By Sujata Assomull
Like so many fashion words, “couture” is a term that tends to be used very loosely. Translated from its French origins, the phrase means “high sewing”. In France (considered to be haute couture’s original home), it is so revered that it is protected by law; to show at Paris, you need to comply with strict guidelines.
Paris’ first couture house is considered to be Charles Fredrick Worth, who set up his label in 1858. While couture has adapted with time, it has also stood the test of time. The last edition of Paris’s Haute Couture Week took place earlier in July, it was a digital format event for the first time.
In India Couture Week (ICW) is all of 13 years old and is an annual not seasonal event. This year it will be in digital or virtual format and starts September 18. If you think of high sewing– this country is in many ways the global epicenter of couture. India’s rich and diverse legacy of unique artisanship means that many of the finest pieces of couture are created at local export ateliers. From Armani to Valentino, European luxury houses look to India for their craftsmanship.
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Couture shows play a very special role in the prestige and perception of a luxury house and sometimes are less about profit. But then, they sell everything from lipsticks to bed linen. Right now, in the middle of a pandemic, you might be wondering how these very expensive bespoke dresses made for special occasions really matter?
In India, couture is the bread and butter for many designers. The industry’s apex body, The Fashion Design Council of India (FDCI) organises the ICW, and its president Sunil Sethi, says, “India as a country is known for its craftsmanship, all over the globe. Couture is a canvas where designers use their creative impetus, as a playground for fresh ideas whether it’s motifs, embroidery, or inspirations.” There are no real rules governing couture in India. Sethi adds,
“Frankly, couture in India is mostly about bridal and this is where the money is. It is an intrinsic part of our culture. In recent times there has been a welcome addition of gowns for the red carpet and other functions.”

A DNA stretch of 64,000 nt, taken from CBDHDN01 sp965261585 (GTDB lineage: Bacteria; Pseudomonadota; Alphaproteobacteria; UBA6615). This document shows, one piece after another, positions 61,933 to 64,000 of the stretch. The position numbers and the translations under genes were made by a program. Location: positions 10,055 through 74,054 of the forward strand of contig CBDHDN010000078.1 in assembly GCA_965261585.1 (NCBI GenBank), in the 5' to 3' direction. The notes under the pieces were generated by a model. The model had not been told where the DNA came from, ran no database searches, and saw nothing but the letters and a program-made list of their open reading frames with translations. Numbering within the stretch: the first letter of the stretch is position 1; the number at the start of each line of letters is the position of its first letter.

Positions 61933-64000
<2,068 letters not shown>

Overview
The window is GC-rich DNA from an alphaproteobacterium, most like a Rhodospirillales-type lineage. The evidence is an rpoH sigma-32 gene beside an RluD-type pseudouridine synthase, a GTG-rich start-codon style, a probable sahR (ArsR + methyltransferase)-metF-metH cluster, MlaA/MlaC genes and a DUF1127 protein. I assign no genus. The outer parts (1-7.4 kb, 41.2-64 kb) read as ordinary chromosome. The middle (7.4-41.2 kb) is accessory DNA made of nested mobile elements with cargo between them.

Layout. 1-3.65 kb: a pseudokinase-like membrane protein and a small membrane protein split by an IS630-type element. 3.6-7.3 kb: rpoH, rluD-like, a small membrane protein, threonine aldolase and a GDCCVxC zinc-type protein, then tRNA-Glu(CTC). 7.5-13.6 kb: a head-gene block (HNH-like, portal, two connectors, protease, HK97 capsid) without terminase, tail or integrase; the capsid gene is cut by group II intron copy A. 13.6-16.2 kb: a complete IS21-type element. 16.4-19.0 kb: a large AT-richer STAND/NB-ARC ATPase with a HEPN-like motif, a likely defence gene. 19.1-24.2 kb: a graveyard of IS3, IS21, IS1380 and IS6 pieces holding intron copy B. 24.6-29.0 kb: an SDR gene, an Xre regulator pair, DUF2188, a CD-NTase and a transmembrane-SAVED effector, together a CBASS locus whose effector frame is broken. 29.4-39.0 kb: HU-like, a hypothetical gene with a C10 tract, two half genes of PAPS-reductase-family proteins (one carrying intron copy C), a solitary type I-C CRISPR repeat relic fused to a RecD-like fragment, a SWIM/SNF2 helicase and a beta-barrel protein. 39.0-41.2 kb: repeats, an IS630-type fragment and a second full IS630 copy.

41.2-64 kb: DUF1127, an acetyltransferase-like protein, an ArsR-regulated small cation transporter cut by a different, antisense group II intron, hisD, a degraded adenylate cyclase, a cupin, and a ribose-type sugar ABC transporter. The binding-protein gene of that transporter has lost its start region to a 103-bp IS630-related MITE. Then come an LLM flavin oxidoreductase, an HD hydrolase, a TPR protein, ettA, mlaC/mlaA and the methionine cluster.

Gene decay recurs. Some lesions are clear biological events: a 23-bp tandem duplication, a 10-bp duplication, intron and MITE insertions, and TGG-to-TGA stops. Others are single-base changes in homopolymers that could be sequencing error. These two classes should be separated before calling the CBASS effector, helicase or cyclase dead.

The Indian bridal market was estimated by KPMG to be worth around $50 billion in 2017 and grows at around 20 per cent every year. Only the US spends more on weddings than India. It is during the wedding season that Indians splurge on fine fashion and expensive jewellry, and this is the reason most international luxury brands want a base in India-they want a part of that spend. And as gowns have now become accepted dress for the reception function or the welcome dinner, they have managed to nibble into some of the pie.
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However, the big fat Indian wedding is going to have to go on a diet as it marries itself with the “New Normal.” If you see the list of designers taking part it includes Amit Aggarwal, Gaurav Gupta and Rahul Mishra who considered the new guard of Indian couture. The forced pause has made many introspect and fashion is still figuring out how to embrace the new world order. Notably missing from this September’s edition of ICW are some of the modernizers of Indian fashion — Anamika Khanna, Anita Dongre, Abu Jani and Sandeep Khosla, to name but a few.
“Couture is part of India, it’s the home of artisans, and bespoke clothes for weddings are part of its culture. Couture has been bridal in India, but couture is changing,” says Gaurav Gupta, a designer known for his fantastical couture showings. Fellow participating designer Amit Aggarwal states, “Couture for me is a feeling. It sets the tone for the whole year. The pret line, festive drops all expand on the language and art that the couture collection sets in place.”
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With many designers being dependent on couture for their business it of course is in their interest to push the concept of big weddings. Though many young brides are looking for something intimate, a new grandness. Of course weddings are still happening, while they are not the multi day extravaganzas there once more — there is still a demand for “the dress”. But can it really be the driving force of a whole industry any longer?
Couture’s intrinsic artisanal nature makes it an important part of the “Vocal for Local” movement and it’s timeless approach to fashion is a fit with the current drive towards sustainability. So, there are lots of reasons to believe couture will remain relevant.
ICW’s digital format is not only practical in these times of social distancing but also pushes designers to embrace new age practices. This edition could prove to be a turning point and bring new joy to couture – if (and only if) designers embrace these new conversations and do not just rely on the traditional bridal market. (IANS)